Systematic & Applied Acarology (SAA) was founded in 1996 to promote the development of acarology and communication among acarologists around the world (Zhang 1996). It was initially published as an annual volume that usually appeared in the middle of the year. Beginning in 2004, full-text PDFs of all papers were made available online, promoting access to the journal's contents (Zhang 2004). During the first ten years, SAA published a yearly average of 27.3 papers by 53 authors from over 11 countries in 202 pages (Zhang 2005).As the journal's popularity grew, it appeared more frequently, becoming a semiannual in 2006 and a triannual in 2007, thereby shortening the lag time between manuscript acceptance and publication (Zhang 2008). Data from the years 2006–2007, compared with the first decade, showed that these changes had very positive effects, increasing the diversity of authors and countries represented in the journal's pages (Zhang 2008). Then, in 2008, the Systematic & Applied Acarology Society partnered with the Acarological Society of America (ASA), enabling ASA members to gain full access to the online edition of SAA at a reduced rate. This raised the journal's professional profile. In May 2011, SAA was selected for coverage and tracking in ISIScience Citation Index Expanded and Current Contents. SAA will also be covered in Journal Citation Reports, which publishes the Impact Factor, a measure of the relative importance of a journal within its field.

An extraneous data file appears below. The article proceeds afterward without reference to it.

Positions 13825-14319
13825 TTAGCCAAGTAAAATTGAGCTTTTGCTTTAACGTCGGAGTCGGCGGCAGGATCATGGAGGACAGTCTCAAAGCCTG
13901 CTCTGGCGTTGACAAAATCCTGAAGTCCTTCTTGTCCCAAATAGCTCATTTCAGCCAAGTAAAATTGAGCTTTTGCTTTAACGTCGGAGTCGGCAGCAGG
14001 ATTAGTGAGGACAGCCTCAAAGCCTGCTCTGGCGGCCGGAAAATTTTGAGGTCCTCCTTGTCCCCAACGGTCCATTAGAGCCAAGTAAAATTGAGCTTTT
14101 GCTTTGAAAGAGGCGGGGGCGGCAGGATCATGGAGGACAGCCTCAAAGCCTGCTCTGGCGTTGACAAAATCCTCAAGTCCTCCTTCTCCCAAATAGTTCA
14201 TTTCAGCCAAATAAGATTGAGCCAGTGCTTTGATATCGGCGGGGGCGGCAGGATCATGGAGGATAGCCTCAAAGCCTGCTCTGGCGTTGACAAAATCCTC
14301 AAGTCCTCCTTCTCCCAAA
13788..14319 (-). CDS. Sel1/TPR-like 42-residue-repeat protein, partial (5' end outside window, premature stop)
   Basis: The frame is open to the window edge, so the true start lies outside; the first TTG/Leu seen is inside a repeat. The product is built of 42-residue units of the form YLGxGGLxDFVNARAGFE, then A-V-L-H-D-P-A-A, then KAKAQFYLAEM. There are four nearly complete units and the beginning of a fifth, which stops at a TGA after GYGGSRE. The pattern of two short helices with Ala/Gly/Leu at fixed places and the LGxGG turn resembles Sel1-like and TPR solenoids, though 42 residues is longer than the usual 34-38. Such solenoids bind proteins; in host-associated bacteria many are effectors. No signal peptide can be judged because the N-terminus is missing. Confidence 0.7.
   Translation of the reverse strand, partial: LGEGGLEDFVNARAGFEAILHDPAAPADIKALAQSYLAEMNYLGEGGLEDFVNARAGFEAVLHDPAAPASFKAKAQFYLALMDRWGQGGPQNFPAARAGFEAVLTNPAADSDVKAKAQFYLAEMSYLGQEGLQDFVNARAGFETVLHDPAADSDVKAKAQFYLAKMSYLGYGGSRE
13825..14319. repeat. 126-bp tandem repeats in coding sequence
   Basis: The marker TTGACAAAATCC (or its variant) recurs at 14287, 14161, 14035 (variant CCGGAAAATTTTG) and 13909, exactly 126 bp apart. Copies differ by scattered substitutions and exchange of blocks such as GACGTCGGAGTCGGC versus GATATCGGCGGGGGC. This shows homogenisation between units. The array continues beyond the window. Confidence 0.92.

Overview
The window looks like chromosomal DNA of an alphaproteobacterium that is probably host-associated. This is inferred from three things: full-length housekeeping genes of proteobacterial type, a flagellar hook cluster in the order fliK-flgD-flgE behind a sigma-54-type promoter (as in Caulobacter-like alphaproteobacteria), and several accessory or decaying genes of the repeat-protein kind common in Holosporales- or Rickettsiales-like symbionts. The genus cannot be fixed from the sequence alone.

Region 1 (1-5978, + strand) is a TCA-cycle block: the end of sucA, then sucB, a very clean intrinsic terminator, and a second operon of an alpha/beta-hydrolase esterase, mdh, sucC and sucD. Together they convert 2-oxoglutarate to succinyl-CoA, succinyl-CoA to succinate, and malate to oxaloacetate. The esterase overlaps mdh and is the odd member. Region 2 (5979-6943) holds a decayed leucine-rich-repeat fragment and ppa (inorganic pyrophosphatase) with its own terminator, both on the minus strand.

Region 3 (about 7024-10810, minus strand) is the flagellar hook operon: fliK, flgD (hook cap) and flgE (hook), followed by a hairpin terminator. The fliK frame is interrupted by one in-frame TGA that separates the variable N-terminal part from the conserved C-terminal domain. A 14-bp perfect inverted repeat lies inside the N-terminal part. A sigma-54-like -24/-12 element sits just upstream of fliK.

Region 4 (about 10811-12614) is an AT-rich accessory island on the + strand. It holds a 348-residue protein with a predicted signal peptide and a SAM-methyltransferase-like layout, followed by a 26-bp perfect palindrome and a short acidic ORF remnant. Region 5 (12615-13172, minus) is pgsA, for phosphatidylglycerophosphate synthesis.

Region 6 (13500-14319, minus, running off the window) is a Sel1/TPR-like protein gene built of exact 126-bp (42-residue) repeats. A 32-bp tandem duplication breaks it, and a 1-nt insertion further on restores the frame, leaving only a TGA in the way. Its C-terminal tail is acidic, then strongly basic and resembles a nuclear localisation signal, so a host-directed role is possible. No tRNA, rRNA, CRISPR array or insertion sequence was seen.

SAA's sister journal, Systematic & Applied Acarology Special Publications (SAASP), was launched in 1997 as an open-access series for the rapid release of papers and monographs that would otherwise have been delayed by the annual publication schedule of SAA in its early years. However, with the increased frequency of SAA's appearance, its own open-access option, and the global decline in funding for acarological research, few manuscripts have been submitted to SAASP since the middle of the last decade; indeed, just one paper was published during the period 2007–2011. Accordingly, the editors of both journals have agreed that in 2012 SAASP will be merged with SAA, which will become a quarterly, thus facilitating rapid publication of the ever-increasing number of manuscripts being received by the society. Monographs and edited books should be sent to such outlets as Zootaxa and Zoosymposia.
I thank my fellow acarologists for continuous support of SAA since its founding. Special thanks to my co-editors (Drs Anne Baker, Qinghai Fan, Xiaoyue Hong, David James, Owen Seeman, Richard Robbins, and Tinghuan Wen), to Dr. Xiaofeng Xue for handling journal printing and delivery, and to Dr. Bruce Halliday, Membership Secretary, for managing subscriptions.